The Arusha National Park, a small (137 sq km) but beautiful African park, is the closest Tanzanian National Wildlife Park to both the famous "safari town" of Arusha (29 km), as well as the Kilimanjaro International Airport, thus making it ideal for day safaris, even from Moshi (65 km). Not only is the wildlife in the Arusha National Park abundant, but it is also one of the most beautiful and topographically varied game reserves in Tanzania. The African Arusha National Park's three most significant features include the rugged Mount. Meru (Tanzania's second highest peak at 4566m), the notably different coloured Momela Lakes, and the 3km wide Ngurdoto Crater, which was formed about fifteen million years ago! The varied and beguiling animals and flora found in this game reserve are mainly determined by the different altitude and geography of these 3 "zones"
The entrance gate leads into shadowy montane forest inhabited by inquisitive blue monkeys and colourful turacos and trogons – the only place on the northern safari circuit where the acrobatic black-and-white colobus monkey is easily seen. In the midst of the forest stands the spectacular Ngurdoto Crater, whose steep, rocky cliffs enclose a wide marshy floor dotted with herds of buffalo and warthog.
Further north, rolling grassy hills enclose the tranquil beauty of the Momela Lakes, each one a different hue of green or blue. Their shallows sometimes tinged pink with thousands of flamingos, the lakes support a rich selection of resident and migrant waterfowl, and shaggy waterbucks display their large lyre-shaped horns on the watery fringes. Giraffes glide across the grassy hills, between grazing zebra herds, while pairs of wide-eyed dik-dik dart into scrubby bush like overgrown hares on spindly legs.
Although elephants are uncommon in Arusha National Park, and lions absent altogether, leopards and spotted hyenas may be seen slinking around in the early morning and late afternoon. It is also at dusk and dawn that the veil of cloud on the eastern horizon is most likely to clear, revealing the majestic snow-capped peaks of Kilimanjaro, only 50km (30 miles) distant. But it is Kilimanjaro’s unassuming cousin, Mount Meru - the fifth highest in Africa at 4,566 metres (14,990 feet) – that dominates the park’s horizon. Its peaks and eastern footslopes protected within the national park, Meru offers unparalleled views of its famous neighbour, while also forming a rewarding hiking destination in its own right.
Passing first through wooded savannah where buffalos and giraffes are frequently encountered, the ascent of Meru leads into forests aflame with red-hot pokers and dripping with Spanish moss, before reaching high open heath spiked with giant lobelias. Everlasting flowers cling to the alpine desert, as delicately-hoofed klipspringers mark the hike’s progress. Astride the craggy summit, Kilimanjaro stands unveiled, blushing in the sunrise.
What to see and Do
Places to Visit in Arusha National Park
Mount Meru is Tanzania's second highest peak (4566 m – 14,990 feet) after Kilimanjaro and the fifth highest in Africa, and also an active volcano. On clear days its neighbor, Mount Kilimanjaro, is visible. The peak can be ascended in 4-days. Mount Meru offers two huts for overnight stays, Miriakamba and Saddle hut. The climb not only offers spectacular views of Mount Kilimanjaro, but also wildlife on the forested slopes and the summit itself offers an amazing view of a small cones and craters, which are probably the results of numerous volcanic activities in the past. The climb itself is a rewarding experience. You first pass through a savannah where you have the possibility to spot buffaloes and giraffes. The foot of Mount Meru is forested with red-hot pokers and Spanish moss and at high open heath giant lobelias are visible. At reaching the summit one can spot everlasting flowers in this alpine desert. It is advised to book the climb in advance, because an armed ranger must accompany climbers.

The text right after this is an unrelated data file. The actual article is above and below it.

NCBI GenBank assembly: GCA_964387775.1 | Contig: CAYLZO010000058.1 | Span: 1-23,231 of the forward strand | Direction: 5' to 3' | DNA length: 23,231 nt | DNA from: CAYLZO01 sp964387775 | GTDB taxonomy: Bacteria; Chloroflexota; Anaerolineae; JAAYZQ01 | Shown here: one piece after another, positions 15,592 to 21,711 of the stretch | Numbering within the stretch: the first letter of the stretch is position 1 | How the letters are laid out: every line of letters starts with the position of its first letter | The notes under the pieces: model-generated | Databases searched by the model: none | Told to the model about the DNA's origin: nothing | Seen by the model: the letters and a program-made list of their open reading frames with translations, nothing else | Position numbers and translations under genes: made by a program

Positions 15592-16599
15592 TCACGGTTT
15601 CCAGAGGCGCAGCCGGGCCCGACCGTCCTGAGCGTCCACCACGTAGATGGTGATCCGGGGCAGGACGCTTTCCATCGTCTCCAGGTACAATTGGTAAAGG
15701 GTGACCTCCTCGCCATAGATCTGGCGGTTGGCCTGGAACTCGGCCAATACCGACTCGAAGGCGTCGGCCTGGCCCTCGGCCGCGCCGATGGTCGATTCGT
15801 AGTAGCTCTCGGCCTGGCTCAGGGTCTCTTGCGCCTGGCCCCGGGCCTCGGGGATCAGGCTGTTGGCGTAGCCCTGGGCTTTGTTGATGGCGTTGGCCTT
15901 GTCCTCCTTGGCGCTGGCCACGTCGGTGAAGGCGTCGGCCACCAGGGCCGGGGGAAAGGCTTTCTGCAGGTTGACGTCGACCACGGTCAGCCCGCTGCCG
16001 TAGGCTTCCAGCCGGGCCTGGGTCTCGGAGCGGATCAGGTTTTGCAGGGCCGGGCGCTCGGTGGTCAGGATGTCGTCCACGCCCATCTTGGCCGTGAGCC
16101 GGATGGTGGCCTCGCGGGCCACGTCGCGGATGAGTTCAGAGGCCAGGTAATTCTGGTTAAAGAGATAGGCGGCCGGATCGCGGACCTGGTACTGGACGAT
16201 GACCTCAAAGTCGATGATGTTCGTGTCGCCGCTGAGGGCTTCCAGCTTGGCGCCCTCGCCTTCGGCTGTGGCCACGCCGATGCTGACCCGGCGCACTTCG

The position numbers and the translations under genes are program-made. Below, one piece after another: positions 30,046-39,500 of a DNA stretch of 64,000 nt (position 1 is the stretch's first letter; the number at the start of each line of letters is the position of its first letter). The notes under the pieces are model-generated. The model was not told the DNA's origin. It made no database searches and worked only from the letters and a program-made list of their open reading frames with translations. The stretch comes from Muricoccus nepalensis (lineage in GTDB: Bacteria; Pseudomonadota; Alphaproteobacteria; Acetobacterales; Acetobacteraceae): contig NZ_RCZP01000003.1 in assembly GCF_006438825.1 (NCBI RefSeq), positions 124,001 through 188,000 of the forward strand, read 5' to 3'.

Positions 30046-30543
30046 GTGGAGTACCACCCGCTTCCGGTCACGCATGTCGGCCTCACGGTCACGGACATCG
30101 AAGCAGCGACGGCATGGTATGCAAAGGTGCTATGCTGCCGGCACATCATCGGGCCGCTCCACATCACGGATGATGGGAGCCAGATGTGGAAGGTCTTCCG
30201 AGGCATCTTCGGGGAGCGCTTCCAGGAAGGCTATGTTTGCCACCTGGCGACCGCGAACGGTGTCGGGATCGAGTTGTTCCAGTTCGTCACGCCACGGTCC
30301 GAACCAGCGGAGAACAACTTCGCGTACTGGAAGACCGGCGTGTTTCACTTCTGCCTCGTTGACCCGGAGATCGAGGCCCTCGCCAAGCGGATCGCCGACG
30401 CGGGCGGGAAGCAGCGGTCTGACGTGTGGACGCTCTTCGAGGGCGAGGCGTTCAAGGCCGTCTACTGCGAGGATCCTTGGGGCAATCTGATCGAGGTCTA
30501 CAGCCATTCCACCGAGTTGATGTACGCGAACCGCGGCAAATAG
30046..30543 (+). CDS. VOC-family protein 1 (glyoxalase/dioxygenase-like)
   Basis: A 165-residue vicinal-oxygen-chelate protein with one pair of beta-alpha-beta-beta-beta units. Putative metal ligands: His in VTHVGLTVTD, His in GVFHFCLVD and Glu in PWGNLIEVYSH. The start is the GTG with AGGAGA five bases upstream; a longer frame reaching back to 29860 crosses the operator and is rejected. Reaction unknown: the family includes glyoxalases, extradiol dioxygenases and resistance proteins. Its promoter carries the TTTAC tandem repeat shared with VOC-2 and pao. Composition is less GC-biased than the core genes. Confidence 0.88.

Momella Lakes are shallow lakes made up of seven lakes, big Momela, small Momela, Kusare, Lekandiro, Tulusia, Rishateni and El Kekhotoito. Each of the lakes has a different green or blue color, which is due to the different algae growth in each of the lakes. The alkaline lakes are fed by different underground streams and they all consist of different minerals. Because of their alkalinity animals do not use them for drinking, but various African birds can still be spotted in the lakes, particularly flamingos. The lakes and their surroundings are also inhabited by water-bucks, waterfowl, giraffes, zebras, wide-eyed dik-diks, green grass frogs. Canoeing is also possible on these lakes.
Ngurdoto crater is an extinct volcanic crater. The length of the crater is 3 km in diameter. One can view the crater from five viewpoints: Mikindu, the Glade, Leitong (is also the highest point with 1824 m), the Rock Buffalo. The inside of the crater, a swamp, is inhabited by various animals, such as African buffaloes, elephants, birds, different monkeys and baboons, and warthogs. The crater is surrounded by Ngurdoto forest which comprises a large variety of different trees. The most prominent of these trees are Bersama abyssinica, Rauvolvia caffra, Wild mango, Olea capensis (Cape olive) and Tabernaemontana usambarensis. The forest is also the homeland of the Black and White Colobus monkey. The forest can be perfectly visible from the nearby Ngurdoto museum, a place with birds, mammals and insects found in the Arusha National Park. To the west of the crater lies an extensive grassland where Zebras are easily seen. This grassland is called Serengeti Ndogo or “Little Serengeti”.